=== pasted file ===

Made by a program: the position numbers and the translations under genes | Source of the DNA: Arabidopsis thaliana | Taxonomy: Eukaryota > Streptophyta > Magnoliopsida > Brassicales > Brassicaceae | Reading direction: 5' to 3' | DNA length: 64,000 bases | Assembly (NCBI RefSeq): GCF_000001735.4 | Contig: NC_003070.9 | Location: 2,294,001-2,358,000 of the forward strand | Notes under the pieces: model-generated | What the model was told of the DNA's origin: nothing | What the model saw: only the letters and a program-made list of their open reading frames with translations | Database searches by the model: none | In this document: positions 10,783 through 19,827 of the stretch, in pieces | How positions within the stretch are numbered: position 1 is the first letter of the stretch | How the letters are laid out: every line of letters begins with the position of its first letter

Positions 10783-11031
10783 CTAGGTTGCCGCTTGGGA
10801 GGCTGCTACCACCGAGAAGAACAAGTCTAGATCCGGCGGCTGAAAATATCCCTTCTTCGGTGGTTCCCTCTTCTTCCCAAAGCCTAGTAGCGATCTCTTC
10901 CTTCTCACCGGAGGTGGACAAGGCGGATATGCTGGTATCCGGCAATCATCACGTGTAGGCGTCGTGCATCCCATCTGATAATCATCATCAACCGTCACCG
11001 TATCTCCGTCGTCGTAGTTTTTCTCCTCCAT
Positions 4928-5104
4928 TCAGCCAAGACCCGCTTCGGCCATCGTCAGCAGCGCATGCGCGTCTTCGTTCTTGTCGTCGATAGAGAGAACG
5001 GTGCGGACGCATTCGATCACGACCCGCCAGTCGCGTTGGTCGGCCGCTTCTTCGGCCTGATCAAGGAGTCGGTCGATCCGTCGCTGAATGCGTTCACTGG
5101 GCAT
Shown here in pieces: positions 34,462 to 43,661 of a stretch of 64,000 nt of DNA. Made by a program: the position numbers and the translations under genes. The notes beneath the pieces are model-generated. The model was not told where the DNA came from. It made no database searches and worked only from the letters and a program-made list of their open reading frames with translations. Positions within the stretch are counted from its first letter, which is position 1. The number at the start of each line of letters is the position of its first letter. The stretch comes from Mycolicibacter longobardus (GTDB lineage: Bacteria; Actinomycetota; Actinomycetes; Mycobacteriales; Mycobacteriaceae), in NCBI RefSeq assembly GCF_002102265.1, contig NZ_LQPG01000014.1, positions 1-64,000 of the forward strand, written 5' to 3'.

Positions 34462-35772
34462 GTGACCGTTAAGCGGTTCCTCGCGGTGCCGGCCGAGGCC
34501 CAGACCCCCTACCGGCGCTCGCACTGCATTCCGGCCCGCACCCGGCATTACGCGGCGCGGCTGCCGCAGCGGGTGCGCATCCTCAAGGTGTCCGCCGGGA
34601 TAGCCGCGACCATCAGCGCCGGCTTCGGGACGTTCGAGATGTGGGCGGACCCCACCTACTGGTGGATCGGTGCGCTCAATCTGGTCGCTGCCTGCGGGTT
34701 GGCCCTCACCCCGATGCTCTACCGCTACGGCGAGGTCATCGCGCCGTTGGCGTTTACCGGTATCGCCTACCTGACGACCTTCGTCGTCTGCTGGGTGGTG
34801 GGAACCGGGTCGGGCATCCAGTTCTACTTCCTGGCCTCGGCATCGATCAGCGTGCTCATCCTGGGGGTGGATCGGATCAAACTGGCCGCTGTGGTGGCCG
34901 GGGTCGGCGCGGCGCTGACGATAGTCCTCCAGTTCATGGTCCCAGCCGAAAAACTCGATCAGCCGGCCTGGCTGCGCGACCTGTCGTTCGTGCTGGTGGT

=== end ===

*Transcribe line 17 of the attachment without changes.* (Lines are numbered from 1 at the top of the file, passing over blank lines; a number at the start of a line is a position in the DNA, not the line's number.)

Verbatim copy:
34801 GGAACCGGGTCGGGCATCCAGTTCTACTTCCTGGCCTCGGCATCGATCAGCGTGCTCATCCTGGGGGTGGATCGGATCAAACTGGCCGCTGTGGTGGCCG